Consumer spending on clothing and footwear ticked up 0.4 percent in May to $430.19 million compared to April, marking the third straight month of increases after falling in February, according to estimates released Friday by the U.S. Bureau of Economic Analysis (BEA).
However, the increase in clothing and footwear spending did represent a slowdown from the 1.2 percent gain posted in April compared to March and could reflect economist’s predictions of a slowing U.S. economy. IHS Markit’s June projection for U.S. gross domestic product (GDP) growth was for it to slow to 1.5 percent in the second quarter, and average 1.8 percent through the second half of 2019–several tenths of a percentage point below may’s forecast.
The BEA report is in line with the Commerce Department’s reading that showed retail sales rose a seasonally adjusted 0.5 percent. Jack Kleinhenz, chief economist at the National Retail Federation said those numbers “reinforce the ongoing strength of the consumer.”
“The strong job market, recent income gains and elevated confidence translates into ongoing support for spending,” Kleinhenz said. “Households, in the aggregate, are in solid financial condition but an escalation in trade tariffs will undoubtedly create a considerable downdraft to confidence and spending, or lead to a pullback in spending.”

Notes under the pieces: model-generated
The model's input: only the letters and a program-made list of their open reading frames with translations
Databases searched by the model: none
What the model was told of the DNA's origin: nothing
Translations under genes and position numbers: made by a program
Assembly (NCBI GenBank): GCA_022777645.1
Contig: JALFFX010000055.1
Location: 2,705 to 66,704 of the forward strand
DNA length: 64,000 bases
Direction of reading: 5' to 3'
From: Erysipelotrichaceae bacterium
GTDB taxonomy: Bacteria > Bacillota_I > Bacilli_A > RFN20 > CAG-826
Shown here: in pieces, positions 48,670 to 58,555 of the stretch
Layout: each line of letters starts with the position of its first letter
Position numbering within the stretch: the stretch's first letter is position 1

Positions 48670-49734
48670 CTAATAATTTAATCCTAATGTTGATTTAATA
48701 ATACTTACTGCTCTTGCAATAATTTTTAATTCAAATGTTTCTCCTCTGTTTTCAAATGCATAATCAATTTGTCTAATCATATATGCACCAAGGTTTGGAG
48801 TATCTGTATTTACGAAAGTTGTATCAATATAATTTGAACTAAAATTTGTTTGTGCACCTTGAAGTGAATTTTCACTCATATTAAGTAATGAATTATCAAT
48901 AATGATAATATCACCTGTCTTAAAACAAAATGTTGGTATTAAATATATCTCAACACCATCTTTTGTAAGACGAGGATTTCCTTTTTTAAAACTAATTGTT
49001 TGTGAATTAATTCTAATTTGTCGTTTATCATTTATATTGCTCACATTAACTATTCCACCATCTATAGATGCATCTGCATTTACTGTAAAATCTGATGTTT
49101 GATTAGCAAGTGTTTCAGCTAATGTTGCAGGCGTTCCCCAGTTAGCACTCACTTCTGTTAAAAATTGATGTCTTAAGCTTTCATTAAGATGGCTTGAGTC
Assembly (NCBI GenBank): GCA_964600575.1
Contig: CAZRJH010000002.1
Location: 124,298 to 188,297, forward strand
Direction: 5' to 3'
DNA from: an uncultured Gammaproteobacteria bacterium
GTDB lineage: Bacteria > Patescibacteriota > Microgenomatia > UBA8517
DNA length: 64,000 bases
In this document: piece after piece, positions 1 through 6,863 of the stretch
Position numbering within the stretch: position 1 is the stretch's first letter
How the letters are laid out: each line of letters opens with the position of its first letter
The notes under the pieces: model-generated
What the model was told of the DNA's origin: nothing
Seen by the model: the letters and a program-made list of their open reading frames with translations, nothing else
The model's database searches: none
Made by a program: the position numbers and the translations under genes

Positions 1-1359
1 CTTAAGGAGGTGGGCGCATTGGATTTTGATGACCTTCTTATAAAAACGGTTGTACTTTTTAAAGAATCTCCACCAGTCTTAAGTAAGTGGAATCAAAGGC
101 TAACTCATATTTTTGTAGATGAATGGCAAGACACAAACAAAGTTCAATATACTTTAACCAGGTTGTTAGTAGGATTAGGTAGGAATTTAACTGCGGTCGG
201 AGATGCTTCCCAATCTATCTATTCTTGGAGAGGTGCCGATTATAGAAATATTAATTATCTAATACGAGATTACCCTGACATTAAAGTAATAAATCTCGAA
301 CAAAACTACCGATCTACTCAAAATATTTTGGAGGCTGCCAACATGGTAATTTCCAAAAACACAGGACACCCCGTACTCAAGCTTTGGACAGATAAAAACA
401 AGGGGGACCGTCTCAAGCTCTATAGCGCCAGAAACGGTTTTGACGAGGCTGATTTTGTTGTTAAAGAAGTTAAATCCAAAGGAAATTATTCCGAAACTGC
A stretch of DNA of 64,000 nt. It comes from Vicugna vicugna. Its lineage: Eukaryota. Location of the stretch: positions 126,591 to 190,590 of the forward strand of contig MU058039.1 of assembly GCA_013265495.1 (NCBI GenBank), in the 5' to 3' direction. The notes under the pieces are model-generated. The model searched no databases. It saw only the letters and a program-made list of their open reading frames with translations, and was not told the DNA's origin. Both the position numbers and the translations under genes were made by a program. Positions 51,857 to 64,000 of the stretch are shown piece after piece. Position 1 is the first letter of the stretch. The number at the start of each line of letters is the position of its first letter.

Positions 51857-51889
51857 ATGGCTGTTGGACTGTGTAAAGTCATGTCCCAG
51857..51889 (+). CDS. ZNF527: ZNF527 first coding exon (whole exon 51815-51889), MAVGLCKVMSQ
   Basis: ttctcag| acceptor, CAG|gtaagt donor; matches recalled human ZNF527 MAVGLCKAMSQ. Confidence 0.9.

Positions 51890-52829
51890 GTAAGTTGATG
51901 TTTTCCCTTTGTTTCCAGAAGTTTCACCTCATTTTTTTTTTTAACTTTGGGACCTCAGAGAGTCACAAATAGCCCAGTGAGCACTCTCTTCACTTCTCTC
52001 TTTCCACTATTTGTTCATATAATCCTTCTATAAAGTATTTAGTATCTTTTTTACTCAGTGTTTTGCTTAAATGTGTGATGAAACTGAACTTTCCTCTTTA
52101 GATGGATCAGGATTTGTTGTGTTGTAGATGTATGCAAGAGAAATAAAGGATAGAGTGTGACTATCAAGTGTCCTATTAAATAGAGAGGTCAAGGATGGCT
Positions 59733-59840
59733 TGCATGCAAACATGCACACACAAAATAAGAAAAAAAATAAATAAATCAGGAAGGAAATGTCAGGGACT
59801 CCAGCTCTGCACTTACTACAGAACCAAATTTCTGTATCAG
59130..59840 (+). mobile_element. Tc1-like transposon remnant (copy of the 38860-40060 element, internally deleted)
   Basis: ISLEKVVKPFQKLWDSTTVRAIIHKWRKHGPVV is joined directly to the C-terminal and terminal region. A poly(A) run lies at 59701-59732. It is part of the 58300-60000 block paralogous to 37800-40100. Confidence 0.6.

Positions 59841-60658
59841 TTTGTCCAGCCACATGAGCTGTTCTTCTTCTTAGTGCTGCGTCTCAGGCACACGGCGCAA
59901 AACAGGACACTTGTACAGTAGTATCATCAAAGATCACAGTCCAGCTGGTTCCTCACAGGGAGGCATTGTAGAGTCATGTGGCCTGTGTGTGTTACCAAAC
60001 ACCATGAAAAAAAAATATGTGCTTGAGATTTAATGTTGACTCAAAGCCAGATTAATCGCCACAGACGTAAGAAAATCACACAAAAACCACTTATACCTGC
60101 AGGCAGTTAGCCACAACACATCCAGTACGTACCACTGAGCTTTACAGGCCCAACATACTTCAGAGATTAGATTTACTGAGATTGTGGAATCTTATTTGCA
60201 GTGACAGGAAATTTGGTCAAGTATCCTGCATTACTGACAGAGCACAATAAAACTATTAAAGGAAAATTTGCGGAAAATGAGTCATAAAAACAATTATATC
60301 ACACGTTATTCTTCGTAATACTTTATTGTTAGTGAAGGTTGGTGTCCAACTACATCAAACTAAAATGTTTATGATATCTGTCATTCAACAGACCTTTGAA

Overall personal consumption expenditures (PCE) also increased 0.4 percent, or $59.7 billion, last month, while real PCE, adjusted for inflation, was up 0.2 percent, BEA reported. The PCE price index was also up 0.2 percent.
The $32.9 billion increase in real PCE in May reflected an increase of $18.5 billion in spending for goods and a $15.8 billion increase in spending for services. Within goods, new motor vehicles were the leading contributor to the increase, as the largest contributor to the gains in services was spending for food services and accommodations.
Personal income rose 0.5 percent, or $88.6 billion, in May according to estimates released Friday by the Bureau of Economic Analysis. Disposable personal income (DPI), a key barometer for retail sales, also increased 0.5 percent, or $72.6 billion, and personal consumption expenditures (PCE) advance 0.4 percent, or $59.7 billion, in the month.
Real DPI was up 0.3 percent in May with the uptick primarily coming from increases in personal interest income, wages and salaries, and government social benefits, BEA noted.
Personal outlays rose $62.1 billion in May, as personal saving was $985.4 billion. The personal saving rate–personal saving as a percentage of disposable personal income–was 6.1 percent.